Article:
Herbs And Doritos?
Photo of Cool Ranch Dorito components from the new book Ingredients by Dwight Eschliman and Steve Ettlinger.
When I educate pharmacists about herbs (which I do a lot of), one of the things which is hard for them to grasp is the chemical complexity of plant medicines. It's understandable, because to them, three drugs in one person is a lot to figure out when it comes to safety and interactions. So you can imagine their uneasiness when you are talking about one hundred chemicals in one plant.
At the same time, I think plants are often getting undue scrutiny for their ability to modulate drug metabolism (aka herb-drug interactions). It's not that they can't do this, it's just that they are treated with fear when other things which can strongly affect the therapeutic pharmaceutical outcome isn't even given a second glance. Like coffee. Or some of the weirdly chemical foods out there.
When I speak about chemical complexity in plants and safety concerns, I often bring up the big “melting pot” of life/diet/drugs/herbs/poly-pharmacy. And one of the things I think is a huge issue: chemical complexity in non-natural foods. Meaning lots of synthetic chemicals which are combined to make a “food” without really looking at the health impacts, or in this case, the possible affects of drug metabolism of those many (sometimes powerfully biologically active) chemicals.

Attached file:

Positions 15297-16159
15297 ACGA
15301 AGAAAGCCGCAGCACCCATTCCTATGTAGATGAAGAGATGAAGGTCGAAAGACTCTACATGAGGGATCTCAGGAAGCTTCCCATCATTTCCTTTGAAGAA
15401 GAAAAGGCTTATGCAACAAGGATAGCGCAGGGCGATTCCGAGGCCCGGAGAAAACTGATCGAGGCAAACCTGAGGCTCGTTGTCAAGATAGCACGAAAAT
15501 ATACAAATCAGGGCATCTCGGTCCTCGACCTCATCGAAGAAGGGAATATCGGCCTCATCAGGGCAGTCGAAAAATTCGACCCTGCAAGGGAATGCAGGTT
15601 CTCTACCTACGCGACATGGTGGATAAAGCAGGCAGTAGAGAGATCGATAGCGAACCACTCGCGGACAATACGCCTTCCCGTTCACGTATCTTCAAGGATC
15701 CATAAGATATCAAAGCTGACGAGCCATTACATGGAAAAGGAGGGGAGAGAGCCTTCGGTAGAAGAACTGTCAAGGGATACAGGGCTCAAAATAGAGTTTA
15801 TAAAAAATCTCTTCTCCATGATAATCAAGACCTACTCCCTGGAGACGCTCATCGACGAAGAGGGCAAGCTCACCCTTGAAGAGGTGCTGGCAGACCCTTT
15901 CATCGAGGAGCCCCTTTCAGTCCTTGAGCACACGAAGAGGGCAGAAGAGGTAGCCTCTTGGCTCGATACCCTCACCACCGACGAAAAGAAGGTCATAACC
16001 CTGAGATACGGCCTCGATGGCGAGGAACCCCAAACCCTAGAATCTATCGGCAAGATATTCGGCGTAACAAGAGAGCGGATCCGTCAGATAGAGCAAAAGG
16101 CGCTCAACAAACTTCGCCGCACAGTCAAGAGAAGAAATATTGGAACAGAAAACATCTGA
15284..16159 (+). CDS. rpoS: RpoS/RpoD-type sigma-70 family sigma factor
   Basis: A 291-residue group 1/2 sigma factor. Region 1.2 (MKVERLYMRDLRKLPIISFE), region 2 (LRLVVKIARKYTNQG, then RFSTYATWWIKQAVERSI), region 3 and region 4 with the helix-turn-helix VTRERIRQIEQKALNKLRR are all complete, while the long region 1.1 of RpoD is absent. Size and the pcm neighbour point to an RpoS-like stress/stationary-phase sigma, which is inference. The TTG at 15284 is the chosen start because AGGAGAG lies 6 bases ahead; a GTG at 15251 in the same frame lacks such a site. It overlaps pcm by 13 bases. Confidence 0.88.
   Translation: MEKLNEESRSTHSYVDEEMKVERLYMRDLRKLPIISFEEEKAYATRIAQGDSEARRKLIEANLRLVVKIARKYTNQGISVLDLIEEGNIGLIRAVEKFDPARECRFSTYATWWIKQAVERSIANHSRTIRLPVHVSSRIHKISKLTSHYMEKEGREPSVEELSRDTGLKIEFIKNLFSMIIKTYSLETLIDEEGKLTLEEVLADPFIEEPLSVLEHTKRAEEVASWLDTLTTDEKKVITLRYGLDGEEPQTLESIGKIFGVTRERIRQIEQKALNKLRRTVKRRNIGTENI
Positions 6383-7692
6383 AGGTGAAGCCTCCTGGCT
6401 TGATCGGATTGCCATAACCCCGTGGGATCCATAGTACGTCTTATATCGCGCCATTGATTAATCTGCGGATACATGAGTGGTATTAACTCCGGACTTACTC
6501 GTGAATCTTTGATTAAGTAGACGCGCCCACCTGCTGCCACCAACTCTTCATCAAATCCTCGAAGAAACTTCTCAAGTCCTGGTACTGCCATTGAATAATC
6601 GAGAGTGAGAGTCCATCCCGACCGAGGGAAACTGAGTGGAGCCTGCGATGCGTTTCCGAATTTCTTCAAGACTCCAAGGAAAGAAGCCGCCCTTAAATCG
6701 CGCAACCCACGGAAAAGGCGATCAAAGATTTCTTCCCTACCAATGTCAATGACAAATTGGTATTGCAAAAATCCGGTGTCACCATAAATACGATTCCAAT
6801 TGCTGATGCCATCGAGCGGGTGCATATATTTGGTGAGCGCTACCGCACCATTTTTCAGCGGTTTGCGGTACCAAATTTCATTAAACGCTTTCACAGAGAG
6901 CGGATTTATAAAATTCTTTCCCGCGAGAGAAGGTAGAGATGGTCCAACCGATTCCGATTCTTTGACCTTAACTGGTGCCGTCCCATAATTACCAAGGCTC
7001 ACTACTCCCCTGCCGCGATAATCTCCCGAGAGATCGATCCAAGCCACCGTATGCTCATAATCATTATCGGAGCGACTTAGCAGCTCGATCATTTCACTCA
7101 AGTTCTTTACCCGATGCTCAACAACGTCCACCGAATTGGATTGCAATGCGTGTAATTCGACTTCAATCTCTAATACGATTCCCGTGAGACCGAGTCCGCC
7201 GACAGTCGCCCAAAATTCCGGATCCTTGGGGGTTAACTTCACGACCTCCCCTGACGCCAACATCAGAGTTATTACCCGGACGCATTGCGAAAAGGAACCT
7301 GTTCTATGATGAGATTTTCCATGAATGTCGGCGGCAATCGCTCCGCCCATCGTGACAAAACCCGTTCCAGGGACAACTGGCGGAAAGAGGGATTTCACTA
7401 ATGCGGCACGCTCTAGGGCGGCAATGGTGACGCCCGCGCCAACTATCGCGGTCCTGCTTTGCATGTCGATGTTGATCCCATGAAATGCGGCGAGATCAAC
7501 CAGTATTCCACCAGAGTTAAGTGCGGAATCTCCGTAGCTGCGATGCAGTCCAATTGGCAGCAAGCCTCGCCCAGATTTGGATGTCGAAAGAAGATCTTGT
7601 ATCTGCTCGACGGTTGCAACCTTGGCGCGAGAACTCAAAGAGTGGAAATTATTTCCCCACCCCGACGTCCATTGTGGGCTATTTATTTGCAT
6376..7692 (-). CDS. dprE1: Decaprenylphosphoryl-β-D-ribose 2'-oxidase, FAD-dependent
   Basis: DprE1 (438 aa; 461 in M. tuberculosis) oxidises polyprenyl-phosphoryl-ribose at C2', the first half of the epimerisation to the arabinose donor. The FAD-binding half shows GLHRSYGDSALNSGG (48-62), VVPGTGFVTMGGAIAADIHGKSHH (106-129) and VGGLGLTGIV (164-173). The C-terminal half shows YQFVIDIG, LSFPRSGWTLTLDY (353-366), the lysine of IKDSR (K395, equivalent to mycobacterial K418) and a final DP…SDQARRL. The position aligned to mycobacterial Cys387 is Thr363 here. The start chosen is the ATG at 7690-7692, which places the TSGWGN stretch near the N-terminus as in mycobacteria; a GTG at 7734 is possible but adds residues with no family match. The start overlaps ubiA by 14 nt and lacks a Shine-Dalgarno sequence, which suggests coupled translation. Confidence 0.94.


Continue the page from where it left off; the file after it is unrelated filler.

In their new book, Ingredients, photographer Dwight Eschliman and author Steve Ettlinger deconstructed popular processed foods and food additives, stripping them down to their chemical components. Behold, Cool Ranch Doritos, thirty-four ingredients total, including three artificial colors, as well as ten flavors and chemicals that add up to cheddar cheese. It's an interesting way to interact with this complicated concept.
Should we be looking at many of those with the same, or not more, scrutiny than we look at how our ginger tea might impact our dosage of statins? I think so.
Bevin Clare, M.S., R.H., CNS, is a clinical herbalist and nutritionist and an Associate Professor and Program Manager of the Post-Master's Certificate in Clinical Herbalism at the Maryland University of Integrative Health. Bevin has studied herbal medicine around the world and blends her knowledge of traditional uses of plants with modern science and contemporary healthcare strategies as a consultant and educator. You can find Bevin’s full bio and her musing on a variety of Clinical Herbalism topics, including infectious disease, at www.bevinclare.com.
This article was republished from www.bevinclare.com.